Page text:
ML Paper Challenge Day 36, 37— Building high-level features using large scale unsupervised learning

Original article was published on Deep Learning on Medium

ML Paper Challenge Day 36, 37— Building high-level features using large scale unsupervised learning

Day 36–37: 2020.05.17–18
Paper: Building high-level features using large scale unsupervised learning
Category: Model/Unsupervised Learning

This paper is a milestone. The main topic there is to prove that it is possible to learn some high-level features without any labelled data.

Result First:

  • A neuron is learnt to classify face image with 81.7% accuracy.
  • A neuron is learnt to classify cat and human body image with 74.8% and 76.7% respectively.
  • Control experiments show that the learned detector is not only invariant to translation but also to out-of-plane rotation and scaling.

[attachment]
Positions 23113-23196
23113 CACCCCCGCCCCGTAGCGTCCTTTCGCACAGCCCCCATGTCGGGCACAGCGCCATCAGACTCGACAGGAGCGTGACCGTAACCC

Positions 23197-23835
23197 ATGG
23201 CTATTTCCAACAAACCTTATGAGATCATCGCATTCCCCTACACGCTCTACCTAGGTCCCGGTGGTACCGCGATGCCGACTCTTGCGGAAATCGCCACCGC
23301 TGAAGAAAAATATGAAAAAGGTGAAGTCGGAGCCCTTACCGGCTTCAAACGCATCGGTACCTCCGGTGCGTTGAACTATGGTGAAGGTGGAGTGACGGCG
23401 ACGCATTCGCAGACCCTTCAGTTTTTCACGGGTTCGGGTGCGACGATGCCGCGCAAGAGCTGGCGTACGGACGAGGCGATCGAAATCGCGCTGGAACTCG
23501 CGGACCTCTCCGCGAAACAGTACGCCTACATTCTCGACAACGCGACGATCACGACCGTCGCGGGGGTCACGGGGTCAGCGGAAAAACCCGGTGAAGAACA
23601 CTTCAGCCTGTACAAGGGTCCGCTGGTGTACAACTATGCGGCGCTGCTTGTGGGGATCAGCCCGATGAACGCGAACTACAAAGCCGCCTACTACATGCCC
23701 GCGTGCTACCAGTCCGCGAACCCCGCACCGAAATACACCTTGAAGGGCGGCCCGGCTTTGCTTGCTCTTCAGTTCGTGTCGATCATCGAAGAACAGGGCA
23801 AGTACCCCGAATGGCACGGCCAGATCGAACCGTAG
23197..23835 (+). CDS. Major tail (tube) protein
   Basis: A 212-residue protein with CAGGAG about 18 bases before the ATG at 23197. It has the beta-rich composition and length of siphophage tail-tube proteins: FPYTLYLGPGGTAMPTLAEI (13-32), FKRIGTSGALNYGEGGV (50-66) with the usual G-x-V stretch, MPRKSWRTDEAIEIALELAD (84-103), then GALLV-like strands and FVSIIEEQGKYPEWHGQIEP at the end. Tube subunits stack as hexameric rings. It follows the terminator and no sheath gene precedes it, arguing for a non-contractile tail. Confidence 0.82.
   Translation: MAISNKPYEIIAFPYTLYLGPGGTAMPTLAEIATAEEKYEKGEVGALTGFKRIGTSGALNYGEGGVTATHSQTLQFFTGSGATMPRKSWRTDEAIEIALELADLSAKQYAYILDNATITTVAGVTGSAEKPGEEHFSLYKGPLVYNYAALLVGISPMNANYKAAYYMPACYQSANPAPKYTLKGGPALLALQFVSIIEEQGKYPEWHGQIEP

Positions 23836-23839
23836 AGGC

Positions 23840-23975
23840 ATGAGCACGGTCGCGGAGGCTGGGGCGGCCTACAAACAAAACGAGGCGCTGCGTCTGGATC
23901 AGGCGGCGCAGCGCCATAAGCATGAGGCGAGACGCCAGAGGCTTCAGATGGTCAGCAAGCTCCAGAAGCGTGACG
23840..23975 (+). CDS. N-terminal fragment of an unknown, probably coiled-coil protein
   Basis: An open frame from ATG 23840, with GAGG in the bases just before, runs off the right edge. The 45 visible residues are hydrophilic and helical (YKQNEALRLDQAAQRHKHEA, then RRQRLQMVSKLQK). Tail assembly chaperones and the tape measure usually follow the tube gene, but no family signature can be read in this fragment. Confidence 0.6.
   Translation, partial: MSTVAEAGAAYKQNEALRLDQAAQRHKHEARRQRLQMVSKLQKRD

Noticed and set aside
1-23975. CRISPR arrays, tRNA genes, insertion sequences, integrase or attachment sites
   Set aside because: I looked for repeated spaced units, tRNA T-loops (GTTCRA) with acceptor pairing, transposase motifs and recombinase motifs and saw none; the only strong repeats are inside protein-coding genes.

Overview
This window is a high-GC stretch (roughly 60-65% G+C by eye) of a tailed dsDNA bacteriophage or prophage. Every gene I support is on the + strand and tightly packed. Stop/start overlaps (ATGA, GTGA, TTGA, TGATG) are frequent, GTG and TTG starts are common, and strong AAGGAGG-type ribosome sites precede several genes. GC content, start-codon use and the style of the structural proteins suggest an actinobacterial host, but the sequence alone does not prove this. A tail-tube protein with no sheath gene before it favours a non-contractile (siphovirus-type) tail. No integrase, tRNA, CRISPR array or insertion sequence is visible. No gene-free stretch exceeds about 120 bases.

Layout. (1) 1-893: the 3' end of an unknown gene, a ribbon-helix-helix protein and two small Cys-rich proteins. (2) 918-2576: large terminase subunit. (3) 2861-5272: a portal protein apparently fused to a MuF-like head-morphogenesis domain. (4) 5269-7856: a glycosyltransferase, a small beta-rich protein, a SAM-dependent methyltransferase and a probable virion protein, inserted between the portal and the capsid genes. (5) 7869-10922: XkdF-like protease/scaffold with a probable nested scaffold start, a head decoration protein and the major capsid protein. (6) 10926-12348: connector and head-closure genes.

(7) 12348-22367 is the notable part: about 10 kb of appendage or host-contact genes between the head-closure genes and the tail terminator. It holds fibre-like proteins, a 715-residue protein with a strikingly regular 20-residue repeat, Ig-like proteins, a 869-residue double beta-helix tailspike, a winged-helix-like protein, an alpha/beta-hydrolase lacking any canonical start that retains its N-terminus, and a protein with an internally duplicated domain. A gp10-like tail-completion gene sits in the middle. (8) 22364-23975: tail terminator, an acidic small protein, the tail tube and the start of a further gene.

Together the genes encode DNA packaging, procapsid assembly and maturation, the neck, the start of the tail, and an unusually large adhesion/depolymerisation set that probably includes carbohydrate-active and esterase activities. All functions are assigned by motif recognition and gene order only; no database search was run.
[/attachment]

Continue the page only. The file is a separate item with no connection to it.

How

  • An extremely huge number of trainable parameters 1 billion, more than an order of magnitude larger than other large networks reported in literature.
    (although still tiny compared to the human visual cortex, which is 106 times larger in terms of the number of neurons and synapses)
  • A 9-layered locally connected sparse autoencoder with local receptive fields (each feature in the autoencoder can connect only to a small region of the lower layer), local L2 pooling (to achieve invariance to local deformations) and local contrast normalization (allows the learning of invariant features)
  • Train using model parallelism and asynchronous SGD on a cluster with 1,000 machines (16,000 cores) for three days.
  • 1st sublayer: filtering (or simple) ;
    has receptive fields of 18×18 pixels and the second sub-layer pools over 5×5 overlapping neighborhoods of features (i.e., pooling size).The neurons in the first sublayer connect to pixels in all input channels (or maps) whereas the neurons in the second sublayer connect to pixels of only one channel.
  • 2nd sublayer: L2 pooling (or complex)
  • 3rd sublayer: local subtractive and divisive normalization (inspired by biological and computational models)
  • local receptive fields != convolutional: the parameters are not shared across different locations in the image.